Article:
The Balancing Act: Security, Convenience & Efficiency

Whether discussing information security, physical security, or operational security (to name but a few), the concept of security is diametrically opposed to that of convenience and efficiency.

Consider a typical company with a large IT infrastructure.  On one end of the spectrum is the IT department. They are constantly being told that the goal is “five nines” (99.999%) uptime, faster systems, and greater access to data.  For this reason, the IT group is focused on uptime, efficiency, and convenience.

On the other end of the spectrum is the security group.  They demand that networks use multi-tiered architecture, two-factor authentication, and that data is tightly restricted based upon a model of least privilege and a need to know. These controls invariably interject administrative complexities and inefficiencies into the network and process for accessing data, thereby hindering the objectives of the IT department.

This opposition is both critical and necessary.  Unfortunately, if the company does not have a mechanism to enforce the required security controls, then the company will default to the path of least resistance, and security will be left by the wayside in exchange for greater efficiency and convenience.  Security is critical, but it is important to remember the following point:

Security introduces administrative and operational friction and decreases efficiency and convenience. This results in greater costs and less efficient operations. 

Consider a simple example of a firewall rule change.  The IT department (or whomever is responsible) decides that they need another port opened on the Internet-facing firewall for a new whiz-bang application that is being deployed.  They ask the firewall administrator to open the port, understanding that it takes less than five minutes to open a port on a firewall.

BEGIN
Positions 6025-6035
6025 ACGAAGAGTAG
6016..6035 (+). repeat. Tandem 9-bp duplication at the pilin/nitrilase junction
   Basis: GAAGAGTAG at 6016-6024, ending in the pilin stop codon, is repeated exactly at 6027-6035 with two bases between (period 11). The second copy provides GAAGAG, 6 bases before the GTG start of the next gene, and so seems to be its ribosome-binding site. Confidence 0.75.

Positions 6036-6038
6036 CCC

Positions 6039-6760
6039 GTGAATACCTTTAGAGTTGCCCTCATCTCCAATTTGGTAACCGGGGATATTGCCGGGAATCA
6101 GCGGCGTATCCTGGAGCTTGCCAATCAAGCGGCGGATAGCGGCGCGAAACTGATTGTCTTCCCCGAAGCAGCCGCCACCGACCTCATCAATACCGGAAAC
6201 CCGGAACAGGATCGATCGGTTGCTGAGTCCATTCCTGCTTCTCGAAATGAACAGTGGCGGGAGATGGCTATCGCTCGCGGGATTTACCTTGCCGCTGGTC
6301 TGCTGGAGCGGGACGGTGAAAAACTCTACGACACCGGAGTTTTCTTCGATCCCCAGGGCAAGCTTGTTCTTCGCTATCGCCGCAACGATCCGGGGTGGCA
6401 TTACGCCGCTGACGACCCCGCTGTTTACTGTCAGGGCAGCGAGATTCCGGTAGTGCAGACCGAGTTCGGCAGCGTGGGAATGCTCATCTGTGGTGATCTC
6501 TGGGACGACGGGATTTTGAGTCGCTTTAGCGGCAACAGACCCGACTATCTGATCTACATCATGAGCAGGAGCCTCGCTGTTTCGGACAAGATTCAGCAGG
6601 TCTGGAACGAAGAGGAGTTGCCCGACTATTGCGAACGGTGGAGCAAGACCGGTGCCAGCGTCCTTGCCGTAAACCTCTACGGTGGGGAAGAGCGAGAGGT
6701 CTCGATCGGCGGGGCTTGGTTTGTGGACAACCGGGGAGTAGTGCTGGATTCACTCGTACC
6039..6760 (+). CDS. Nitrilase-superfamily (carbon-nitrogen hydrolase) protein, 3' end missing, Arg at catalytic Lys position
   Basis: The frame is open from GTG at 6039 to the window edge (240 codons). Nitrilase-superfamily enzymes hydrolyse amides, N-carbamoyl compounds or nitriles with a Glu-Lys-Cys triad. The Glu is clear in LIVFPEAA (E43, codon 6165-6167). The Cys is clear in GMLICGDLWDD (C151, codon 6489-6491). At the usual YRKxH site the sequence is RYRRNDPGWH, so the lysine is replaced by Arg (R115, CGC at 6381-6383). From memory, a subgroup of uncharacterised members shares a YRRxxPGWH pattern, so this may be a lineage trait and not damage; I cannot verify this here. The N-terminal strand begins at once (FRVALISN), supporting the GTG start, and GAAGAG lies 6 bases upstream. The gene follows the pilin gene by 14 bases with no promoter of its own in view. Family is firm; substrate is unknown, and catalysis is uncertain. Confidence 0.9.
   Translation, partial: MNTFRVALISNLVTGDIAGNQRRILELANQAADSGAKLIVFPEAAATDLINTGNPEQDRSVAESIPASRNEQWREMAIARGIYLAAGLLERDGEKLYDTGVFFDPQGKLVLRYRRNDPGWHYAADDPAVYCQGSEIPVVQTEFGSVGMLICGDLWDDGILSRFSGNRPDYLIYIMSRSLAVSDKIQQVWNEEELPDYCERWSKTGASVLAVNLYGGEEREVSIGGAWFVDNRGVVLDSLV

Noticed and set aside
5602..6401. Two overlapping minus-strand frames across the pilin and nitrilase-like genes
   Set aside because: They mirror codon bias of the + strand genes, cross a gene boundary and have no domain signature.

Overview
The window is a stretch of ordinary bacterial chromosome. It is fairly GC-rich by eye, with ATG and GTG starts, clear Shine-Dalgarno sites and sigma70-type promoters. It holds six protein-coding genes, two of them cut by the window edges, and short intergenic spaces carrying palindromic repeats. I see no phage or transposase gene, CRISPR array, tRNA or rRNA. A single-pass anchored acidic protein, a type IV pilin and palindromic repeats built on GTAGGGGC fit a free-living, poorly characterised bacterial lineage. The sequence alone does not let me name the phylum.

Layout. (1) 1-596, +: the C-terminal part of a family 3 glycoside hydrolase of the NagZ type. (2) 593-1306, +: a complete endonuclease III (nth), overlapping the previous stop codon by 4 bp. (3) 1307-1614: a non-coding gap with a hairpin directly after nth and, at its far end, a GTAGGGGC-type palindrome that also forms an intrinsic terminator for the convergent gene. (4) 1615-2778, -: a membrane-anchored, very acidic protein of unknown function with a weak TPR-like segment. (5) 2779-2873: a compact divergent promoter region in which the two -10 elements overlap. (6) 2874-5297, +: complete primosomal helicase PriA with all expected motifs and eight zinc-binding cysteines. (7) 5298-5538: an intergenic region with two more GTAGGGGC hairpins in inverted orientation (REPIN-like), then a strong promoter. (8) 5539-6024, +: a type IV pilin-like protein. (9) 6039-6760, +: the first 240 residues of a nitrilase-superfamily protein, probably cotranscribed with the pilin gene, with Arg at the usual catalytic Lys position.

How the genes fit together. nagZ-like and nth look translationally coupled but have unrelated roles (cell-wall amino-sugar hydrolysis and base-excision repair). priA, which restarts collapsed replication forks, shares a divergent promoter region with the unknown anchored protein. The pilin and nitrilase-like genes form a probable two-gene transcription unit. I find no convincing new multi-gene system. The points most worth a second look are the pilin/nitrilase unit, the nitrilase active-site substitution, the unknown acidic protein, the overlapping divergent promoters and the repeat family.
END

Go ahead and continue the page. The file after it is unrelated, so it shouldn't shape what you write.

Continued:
The firewall administrator informs them that, as per company policy, the requester will need to follow the following steps. First, the proposed change needs to be documented, evaluated and submitted for consideration by a change control committee.  A risk analysis is conducted and, if the change is approved, the change will be scheduled in the change control process which includes an implementation window as well as fall back procedures.

What could have been a five-minute change has now required multiple hours and involvement of several departments. It is likely that the change will not be made for well over a week, if not longer.  This process, however, is critical to minimize the impact of the change.

The “all” or “nothing” approach to security

Companies are faced with a delicate balancing act.  From a security perspective, the absolute best form of information security is to simply NOT be connected to the Internet, not use email, and implement NSA type controls.  The result would be that the company would likely go out of business rather quickly as it could not function effectively.

On the other end of the spectrum is complete access to all data and systems without any controls.  This is certainly an efficient model, but one that often results in a company being highlighted in the media after the inevitable data breach.

The challenge lies in balancing security and business needs in a manner that allows business to be conducted while minimizing the risk to the organization.  Regardless of how little or how much security is deemed necessary, to appropriately manage the risk it is critical to remember the following:

Without a documented, approved and enforced security policy, security will eventually erode and become subordinate to business needs (efficiencies).

Consistent, enforceable policies are key

Security requires consistent, repeatable controls.  It is not possible to ensure consistency or repeatability without documented processes.  More important than the policies is the enforcement of the policies.  If people do not feel there is a penalty for not following the rules, then the rules will slowly begin to fall by the wayside.  There must be buy-in from management and enforcement must be consistent and appropriate.  Finally, while we all like and trust each other, never forget the rule of security: trust but verify.

How do you navigate the balancing act between security and flexibility?
Chris Mark PCI National Practice Lead AT&T About Chris